Dubai: The UAE’s credit growth saw a solid rise in October, largely driven by improving credit demand from the private sector corporates, according to latest credit data from the central bank analysed by the Economics Team at Abu Dhabi Commercial Bank (ADCB).

Overall credit growth rose by a solid 0.5 per cent month on month in October, supporting a rise in the yearly credit growth rate to 3.9 per cent year on year, up from 3.7 per cent in September.

In absolute terms, private corporate sector credit went up by Dh10.6 billion last month, while the credit to government sector increased by Dh2.8 billion.

“We believe that corporate (private) and government credit demand has likely been boosted by stronger investment activity. Data for credit growth by sector shows that construction saw a solid rise in the first nine month of 2018, likely driven by projects related to Expo 2020,” said Monica Malik, chief economist of ADCB.

The outlook for higher interest rates is also seen as a reason behind corporate sector credit growth as many companies are front loading their fund raising in anticipation of higher cost of funds.

Image Credit: Gulf News

Corporate credit growth last month saw one of its strongest annual expansions so far this year, strengthening to 7.5 per cent year on year in October, up from 2.8 per cent in December 2017. Loans to government related entities (GREs) witnessed further decline of 4.7 per cent month on month in October and are down 12.1 per cent year on year. However, government borrowings picked up pace last month. The sharp acceleration in government annual loan growth in October to 8.5 per cent year on year largely reflects the low base.

“A shift of more expansionary fiscal stance could be driving higher government loan demand. However, the credit data still reflects the challenges facing the economy, including soft consumer demand with retail loan growth only up 0.9 per cent year on year in October,” said Thirumalai Nagesh, an economist at ADCB.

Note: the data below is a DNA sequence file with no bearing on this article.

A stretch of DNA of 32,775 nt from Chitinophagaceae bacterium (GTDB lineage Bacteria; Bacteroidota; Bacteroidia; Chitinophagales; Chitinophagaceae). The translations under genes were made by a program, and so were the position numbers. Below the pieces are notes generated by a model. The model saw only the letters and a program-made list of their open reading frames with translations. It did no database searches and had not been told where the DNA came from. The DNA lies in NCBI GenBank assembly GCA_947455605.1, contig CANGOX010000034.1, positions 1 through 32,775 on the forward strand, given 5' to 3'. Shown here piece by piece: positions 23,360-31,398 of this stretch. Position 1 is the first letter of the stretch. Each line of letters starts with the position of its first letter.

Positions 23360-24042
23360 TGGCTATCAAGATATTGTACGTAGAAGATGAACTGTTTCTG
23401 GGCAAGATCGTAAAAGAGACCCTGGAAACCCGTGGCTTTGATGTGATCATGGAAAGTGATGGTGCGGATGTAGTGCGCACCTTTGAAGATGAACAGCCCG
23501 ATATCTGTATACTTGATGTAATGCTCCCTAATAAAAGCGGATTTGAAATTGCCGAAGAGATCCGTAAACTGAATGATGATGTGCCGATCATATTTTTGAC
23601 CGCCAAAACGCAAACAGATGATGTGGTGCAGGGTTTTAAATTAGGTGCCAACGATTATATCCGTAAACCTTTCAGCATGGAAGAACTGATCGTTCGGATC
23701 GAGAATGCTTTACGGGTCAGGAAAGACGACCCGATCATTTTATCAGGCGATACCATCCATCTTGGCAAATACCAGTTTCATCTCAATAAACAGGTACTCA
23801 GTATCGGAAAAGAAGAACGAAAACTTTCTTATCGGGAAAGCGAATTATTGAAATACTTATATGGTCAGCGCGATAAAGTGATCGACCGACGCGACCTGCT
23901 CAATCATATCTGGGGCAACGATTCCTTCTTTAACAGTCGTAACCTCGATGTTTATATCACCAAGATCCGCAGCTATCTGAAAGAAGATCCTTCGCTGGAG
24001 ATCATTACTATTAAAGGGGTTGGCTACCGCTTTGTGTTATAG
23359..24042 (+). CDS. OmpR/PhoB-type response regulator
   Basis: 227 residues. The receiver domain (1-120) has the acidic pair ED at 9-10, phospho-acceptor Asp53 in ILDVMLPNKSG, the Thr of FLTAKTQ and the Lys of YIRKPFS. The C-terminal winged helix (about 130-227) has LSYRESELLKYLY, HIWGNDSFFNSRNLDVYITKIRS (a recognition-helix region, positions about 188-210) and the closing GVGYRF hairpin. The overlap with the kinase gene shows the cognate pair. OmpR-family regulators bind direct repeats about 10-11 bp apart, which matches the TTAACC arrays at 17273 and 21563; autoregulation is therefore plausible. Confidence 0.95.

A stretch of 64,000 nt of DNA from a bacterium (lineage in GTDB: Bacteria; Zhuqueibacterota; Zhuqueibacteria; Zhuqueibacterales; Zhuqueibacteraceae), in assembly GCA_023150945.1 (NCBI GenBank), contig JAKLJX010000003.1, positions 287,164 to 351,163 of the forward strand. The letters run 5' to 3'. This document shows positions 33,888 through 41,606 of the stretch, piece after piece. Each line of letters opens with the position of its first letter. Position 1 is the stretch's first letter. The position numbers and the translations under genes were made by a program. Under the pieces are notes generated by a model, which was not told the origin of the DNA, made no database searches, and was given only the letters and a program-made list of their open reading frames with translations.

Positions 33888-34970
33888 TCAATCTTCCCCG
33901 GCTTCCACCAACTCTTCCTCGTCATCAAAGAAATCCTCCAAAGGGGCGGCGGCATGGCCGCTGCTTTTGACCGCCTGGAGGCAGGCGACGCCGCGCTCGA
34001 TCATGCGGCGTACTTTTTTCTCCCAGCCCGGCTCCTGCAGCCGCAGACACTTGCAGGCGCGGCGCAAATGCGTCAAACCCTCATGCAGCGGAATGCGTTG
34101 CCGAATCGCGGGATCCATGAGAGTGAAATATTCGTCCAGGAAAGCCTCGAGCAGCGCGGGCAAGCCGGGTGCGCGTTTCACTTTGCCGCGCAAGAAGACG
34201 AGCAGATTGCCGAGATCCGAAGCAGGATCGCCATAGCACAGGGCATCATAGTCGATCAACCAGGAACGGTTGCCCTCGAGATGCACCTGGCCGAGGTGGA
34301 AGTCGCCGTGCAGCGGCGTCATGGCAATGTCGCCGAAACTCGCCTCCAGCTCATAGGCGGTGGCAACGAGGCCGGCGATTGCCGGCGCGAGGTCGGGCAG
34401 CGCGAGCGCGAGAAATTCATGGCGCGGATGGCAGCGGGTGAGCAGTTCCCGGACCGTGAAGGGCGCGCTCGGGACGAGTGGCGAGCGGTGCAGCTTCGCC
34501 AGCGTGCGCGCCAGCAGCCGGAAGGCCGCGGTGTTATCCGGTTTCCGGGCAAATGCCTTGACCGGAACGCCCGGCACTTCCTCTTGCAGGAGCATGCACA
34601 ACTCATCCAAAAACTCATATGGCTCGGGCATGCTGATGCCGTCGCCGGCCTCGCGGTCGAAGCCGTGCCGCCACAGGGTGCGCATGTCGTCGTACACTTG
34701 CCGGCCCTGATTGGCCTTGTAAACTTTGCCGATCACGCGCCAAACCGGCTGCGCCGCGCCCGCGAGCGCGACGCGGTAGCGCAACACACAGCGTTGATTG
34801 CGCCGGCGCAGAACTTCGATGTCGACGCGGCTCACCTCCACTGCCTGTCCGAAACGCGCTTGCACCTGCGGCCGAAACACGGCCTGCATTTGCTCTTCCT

Deposit growth across the UAE banking system fell by 0.4 per cent month on month in October, though this was after five consecutive months of rises. With the monthly contraction, yearly deposit growth decelerated to 7.5 per cent year on year in October from 8.3 per cent in September. The monthly contraction was driven by resident deposits with both the GRE and private segments seeing a drop. Government deposits saw another solid increase last month, rising by 3.9 per cent in October, up by Dh11.1 billion. Government deposits are up 32.8 per cent year on year and 40.1 per cent year to date.

Net government and GRE deposits in the banking sector rose further in October to another multi-year high on the back of a monthly rise in government deposits and a fall in GRE loans.

Liquidity

The gross loan-to-deposit (L/D) ratio rose to 95.7 per cent in October from 94.8 per cent in September on the back of positive monthly credit growth and a fall in deposits.

“Overall system-wide liquidity conditions remain comfortable and the October L/D ratio remains below the August levels. However, the rise in foreign deposits suggests that some banks still require external funding, which tends to be more expensive, possibly due to the concentration of government deposits in certain banks,” said Malik.

The strong liquidity conditions are helping to limit the positive spread between the EIBOR and LIBOR rates from historical levels, though they have widened from the narrow differential seen in early 2018 (sometimes negative).

“We expect to see a further rise in UAE benchmark rates with the central bank expected to follow the Fed with further rate hikes. We see the Fed rates rising by 25 basis points (bps) at the December Fed meeting and by a further 50 bps in the first half of 2019,” said Malik.